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Legacy Logs

All pages containing trip logs (among other things) from the old wiki have been preserved (complete with formatting) in the legacy section of the archive.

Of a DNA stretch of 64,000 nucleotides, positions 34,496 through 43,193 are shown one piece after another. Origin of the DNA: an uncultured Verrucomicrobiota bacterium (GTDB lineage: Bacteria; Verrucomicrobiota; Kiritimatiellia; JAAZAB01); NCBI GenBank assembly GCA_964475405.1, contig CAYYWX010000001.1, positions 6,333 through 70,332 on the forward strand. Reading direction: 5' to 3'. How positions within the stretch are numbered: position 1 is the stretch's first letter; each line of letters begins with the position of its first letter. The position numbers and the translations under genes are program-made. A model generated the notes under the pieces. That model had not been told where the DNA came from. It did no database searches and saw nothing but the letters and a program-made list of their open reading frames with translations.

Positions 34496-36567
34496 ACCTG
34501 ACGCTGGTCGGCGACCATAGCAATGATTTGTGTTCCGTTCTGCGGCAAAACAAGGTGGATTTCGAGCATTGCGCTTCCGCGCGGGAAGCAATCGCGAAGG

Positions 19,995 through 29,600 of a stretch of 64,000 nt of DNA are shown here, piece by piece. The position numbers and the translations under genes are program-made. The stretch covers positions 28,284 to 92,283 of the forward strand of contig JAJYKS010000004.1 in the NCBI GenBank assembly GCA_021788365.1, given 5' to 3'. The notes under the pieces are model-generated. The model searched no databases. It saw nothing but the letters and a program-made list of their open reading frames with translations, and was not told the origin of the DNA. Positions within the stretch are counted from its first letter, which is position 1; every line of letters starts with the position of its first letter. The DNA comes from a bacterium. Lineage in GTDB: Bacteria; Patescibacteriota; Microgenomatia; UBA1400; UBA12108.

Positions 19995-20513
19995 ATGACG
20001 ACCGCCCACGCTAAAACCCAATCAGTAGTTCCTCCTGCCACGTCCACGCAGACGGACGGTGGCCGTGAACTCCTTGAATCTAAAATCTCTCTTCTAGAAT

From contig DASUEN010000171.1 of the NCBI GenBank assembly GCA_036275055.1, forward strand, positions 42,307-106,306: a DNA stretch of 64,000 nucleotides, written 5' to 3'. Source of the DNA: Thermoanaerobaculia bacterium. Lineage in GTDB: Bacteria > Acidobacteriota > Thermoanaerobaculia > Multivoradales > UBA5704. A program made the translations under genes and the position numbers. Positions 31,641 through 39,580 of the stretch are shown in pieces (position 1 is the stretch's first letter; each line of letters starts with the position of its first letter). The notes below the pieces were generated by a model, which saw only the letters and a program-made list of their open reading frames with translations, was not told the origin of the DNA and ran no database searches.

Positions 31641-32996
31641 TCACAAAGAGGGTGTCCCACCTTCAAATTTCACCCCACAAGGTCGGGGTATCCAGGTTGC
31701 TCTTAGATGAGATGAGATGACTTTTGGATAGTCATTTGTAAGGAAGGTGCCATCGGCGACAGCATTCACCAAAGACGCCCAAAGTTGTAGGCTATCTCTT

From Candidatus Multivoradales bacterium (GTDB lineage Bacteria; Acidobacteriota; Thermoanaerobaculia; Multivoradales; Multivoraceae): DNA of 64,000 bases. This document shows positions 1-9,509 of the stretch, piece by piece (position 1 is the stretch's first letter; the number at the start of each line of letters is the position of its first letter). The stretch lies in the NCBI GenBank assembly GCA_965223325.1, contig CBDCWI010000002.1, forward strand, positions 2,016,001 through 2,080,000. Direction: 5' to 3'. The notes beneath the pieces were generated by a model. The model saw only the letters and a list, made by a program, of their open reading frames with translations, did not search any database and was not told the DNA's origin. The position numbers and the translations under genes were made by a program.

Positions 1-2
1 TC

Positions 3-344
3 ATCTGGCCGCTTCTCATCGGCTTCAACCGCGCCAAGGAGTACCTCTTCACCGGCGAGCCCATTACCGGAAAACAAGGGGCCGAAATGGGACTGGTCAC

The CUCC Blog

Large Pot - NCHECC 2020